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BCB Interview: Baseball Prospectus' Will Carroll

Last week, I was given the opportunity to send questions about the Cubs to Will Carroll, who was going to forward them for responses to Christina Kahrl, who writes BP's Cubs chapter.

There's bad news and good news. The bad news is, Will lost the questions I originally sent him (the ones you all posted here last week). The good news is, when I re-sent them last night, he answered them himself. This isn't meant to diss Christina at all, but as you know, Will is greatly respected himself, and, as he described himself to me, "an ex-Cubs fan ... it's like a bad relationship. They could only hit me so many times before I had to leave."

Well... all of us have been hit in that way, I suppose. But we're still here, and here are Will's answers to our questions.

Q: We already know that Rich Hill has locked down a rotation spot, and that we know Wade Miller is still battling with Angel Guzman for one, and that Lou Piniella has been making a lot of encouraging OBP-like noises this spring training camp, does all of this mean that Lou may have "gotten religion" about modern statistics?

A: Well, let's look at this. We know now that Guzman's out of the starter chase. Hill is locked in, but do you feel like he's the #2, or is this so called "#5 slot" where Miller's really going to be? Piniella is tasked with winning now on a team where several young players are clearly better options. Felix Pie helps the team defensively and projects to be solid offensively. Matt Murton doesn't need a platoon partner. Ryan Theriot is better than Cesar Izturis in every category except "most Z's in name." Lou appears to have gotten some religion while he took a year off, but we haven't yet seen that he values it. It's a long season and we'll get more evidence as it moves along.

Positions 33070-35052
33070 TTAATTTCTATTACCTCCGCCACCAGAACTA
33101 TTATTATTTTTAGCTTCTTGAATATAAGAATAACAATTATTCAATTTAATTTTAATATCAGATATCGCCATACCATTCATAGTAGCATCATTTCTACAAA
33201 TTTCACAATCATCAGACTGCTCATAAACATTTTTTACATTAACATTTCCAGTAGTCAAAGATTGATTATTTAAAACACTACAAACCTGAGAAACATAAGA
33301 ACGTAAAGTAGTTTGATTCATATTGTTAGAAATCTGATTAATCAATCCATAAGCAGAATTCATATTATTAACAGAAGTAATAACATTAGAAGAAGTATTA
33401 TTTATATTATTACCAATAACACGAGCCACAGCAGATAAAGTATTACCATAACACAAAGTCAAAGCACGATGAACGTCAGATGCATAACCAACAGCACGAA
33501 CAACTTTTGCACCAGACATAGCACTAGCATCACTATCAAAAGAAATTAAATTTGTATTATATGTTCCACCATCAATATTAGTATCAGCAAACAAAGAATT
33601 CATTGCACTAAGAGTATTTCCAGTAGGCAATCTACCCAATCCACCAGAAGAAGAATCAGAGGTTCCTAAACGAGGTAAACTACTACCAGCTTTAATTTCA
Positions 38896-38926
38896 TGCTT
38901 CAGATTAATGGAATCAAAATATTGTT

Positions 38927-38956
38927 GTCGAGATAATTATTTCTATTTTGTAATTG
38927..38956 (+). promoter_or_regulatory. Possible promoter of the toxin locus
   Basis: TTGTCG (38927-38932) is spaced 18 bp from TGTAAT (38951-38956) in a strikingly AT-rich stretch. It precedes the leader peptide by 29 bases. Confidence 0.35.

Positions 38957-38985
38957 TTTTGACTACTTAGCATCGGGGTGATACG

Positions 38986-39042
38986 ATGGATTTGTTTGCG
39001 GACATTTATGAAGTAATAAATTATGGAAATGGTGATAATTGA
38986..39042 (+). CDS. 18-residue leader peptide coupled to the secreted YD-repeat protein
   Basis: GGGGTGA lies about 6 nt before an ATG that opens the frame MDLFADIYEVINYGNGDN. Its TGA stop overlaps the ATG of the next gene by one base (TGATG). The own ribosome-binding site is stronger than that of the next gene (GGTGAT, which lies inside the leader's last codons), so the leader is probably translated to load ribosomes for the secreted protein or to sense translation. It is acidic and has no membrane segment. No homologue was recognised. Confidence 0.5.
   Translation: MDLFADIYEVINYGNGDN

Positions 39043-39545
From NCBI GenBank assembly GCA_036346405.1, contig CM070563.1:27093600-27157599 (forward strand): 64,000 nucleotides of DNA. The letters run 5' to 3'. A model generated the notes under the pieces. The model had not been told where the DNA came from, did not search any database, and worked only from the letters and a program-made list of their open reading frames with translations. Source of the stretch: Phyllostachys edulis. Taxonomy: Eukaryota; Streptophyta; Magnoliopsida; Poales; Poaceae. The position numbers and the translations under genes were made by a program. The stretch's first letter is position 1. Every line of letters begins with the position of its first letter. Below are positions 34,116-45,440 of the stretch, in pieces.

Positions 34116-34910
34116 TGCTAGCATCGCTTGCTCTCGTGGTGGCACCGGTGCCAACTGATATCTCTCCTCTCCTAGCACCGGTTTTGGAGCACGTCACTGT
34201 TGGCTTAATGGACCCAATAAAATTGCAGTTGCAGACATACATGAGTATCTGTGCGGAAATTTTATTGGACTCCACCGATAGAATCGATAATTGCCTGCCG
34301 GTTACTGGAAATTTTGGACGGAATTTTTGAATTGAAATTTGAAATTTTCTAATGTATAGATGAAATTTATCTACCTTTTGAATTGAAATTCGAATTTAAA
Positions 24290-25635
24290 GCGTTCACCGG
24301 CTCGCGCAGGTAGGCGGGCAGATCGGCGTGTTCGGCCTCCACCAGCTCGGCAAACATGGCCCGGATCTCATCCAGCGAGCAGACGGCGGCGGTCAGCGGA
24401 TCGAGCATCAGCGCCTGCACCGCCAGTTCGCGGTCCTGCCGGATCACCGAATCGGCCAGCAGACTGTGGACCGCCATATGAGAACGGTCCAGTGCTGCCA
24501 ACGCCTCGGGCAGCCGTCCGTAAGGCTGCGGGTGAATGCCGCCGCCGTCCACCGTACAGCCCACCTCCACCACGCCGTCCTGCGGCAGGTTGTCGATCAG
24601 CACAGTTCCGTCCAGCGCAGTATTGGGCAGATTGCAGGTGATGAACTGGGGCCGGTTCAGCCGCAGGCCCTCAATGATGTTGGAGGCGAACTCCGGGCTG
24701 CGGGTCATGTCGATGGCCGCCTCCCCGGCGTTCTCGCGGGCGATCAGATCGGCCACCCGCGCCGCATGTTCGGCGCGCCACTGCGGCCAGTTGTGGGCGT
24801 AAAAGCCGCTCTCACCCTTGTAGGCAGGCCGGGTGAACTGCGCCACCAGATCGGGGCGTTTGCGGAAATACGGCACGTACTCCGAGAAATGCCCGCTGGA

Q: Do we know any details about the specific injury (shoulder) that Oneri Fleita said affected Felix Pie's batting in Winter Ball this year? Should we discount his terrible Dominican League statistics, or be worried that there might be lingering effects?

A: There haven't been any effects this spring. Winter injuries are notoriously difficult to get a handle on since they can be both underreported and exaggerated, often at the same time. Looking good in spring training is enough to make me look past any winter problems.

Q: Who would be a good comparison player to Angel Guzman--hurt in the minors, but with good stuff, and trying to enter the league at age 25 or so?

A: PECOTA comes up with some interesting names. David Cone established himself at 25 by winning 20 for the Mets. Let's not expect that. Russ Ortiz won 18 at 25, his first as a full-time starter. Let's not expect that either. How about a guy who Chicago fans will know - Dustin Hermanson. Injury prone and only establishing himself at 24, he went 8-8 for a fading Expos team. He had a couple good years, some starting some in the pen. That's not a bad comp for Guzman.

Q: Do the Cubs need to acquire a different shortstop to reach the playoffs this year?

A: No, why not try Theriot there first? Theriot is predicted to nearly equal [Cesar] Izturis' VORP getting just over 200 ABs. Ronny Cedeno is a better option. Heck, Neifi Perez might be a better option. Is he available? Did I just throw up in my mouth?

Q: The Cubs were horribly shallow at first base last year. When Derrek Lee went down, we saw a lot of bad hitters in the lineup. At what positions are the Cubs weakest this year? Are there any minor league players (e.g., Scott Moore) who could surprise if thrown into action due to someone else's injury?

A: Any team should be able to come up with something at 1B. There are scads of players at Triple-A that could stand in for a couple weeks and succeed. Not having one in Iowa is just poor planning. Now, it's not likely that a devastating injury like Lee's can be overcome by some replacement level slugger, but it can be minimized. There's always someone out there like Ross Gload, Chris Coste, or Andy Abad, just looking for a chance.

Q: Will the Cubs get anything of value in return for their excess relievers, or will they just hang onto guys like Novoa and Wuertz long enough to lose them for nothing?